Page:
Gainsbourg, known for his five-pack-a-day unfiltered Gitanes habit and almost perpetual glass of pastis in hand, met his second heart attack’s demise in the bedroom upstairs. Charlotte’s narration lends a funereal tone to the proceedings. She points out the still-visible depression on the couch where her father used to sit, emphasizing the house’s unaltered state since his death in 1991. Three Snickers bars, one half-consumed, remain in the fridge. The windows are tightly sealed, denying entry to natural light, a measure taken to preserve the objects and furnishings. The result is part haunted house, part sacred sanctuary.

Maison Gainsbourg is an extension of the Gainsbourg legend, an unapologetic self-portrait, as described by biographer Dicale. Gainsbourg’s meticulously crafted dandy style, inspired by the 19th-century novels he cherished, pervades every aspect of the dwelling. Influenced by Birkin, he forged a new sartorial language. Show a typical French individual his signature ensemble – white Zizi Repetto brogues, jeans, a khaki shirt provocatively unbuttoned beneath a tailored pinstripe women’s jacket – and they would instantly recognize it as his own.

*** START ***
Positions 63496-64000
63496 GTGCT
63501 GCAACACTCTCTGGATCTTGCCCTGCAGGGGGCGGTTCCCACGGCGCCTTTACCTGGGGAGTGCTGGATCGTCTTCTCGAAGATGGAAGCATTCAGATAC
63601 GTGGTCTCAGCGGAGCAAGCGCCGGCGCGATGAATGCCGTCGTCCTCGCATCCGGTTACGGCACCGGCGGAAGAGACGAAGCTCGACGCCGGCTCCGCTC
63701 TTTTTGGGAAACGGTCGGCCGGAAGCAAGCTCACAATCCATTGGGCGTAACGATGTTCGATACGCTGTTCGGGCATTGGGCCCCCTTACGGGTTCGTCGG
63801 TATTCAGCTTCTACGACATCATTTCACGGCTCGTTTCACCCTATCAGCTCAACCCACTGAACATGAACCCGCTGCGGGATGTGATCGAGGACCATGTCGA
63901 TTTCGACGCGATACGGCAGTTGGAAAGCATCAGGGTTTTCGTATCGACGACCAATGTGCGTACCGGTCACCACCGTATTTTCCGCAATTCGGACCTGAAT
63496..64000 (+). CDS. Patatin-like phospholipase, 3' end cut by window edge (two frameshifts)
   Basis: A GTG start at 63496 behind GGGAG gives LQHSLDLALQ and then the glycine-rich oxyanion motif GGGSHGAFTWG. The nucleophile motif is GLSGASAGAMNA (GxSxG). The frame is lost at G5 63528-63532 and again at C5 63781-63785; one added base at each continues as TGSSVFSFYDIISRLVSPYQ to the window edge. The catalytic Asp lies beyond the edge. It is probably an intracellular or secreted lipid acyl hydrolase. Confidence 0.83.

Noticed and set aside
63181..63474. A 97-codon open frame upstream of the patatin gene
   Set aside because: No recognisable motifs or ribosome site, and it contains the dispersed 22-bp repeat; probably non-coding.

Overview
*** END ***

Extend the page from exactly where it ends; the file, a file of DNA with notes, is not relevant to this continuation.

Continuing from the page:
“He was one of the first people to be a media animal. He knew how to play with his character for the media and how to make a buzz,” explains Thibaud. The house manifests Gainsbourg’s unwavering commitment to his image, sometimes bordering on the absurd, epitomized by a gargantuan glass chandelier incongruously suspended in the center of the bathroom. Charlotte recalls measuring her height using its lowest glass orb as a child, noting when it began to graze her head.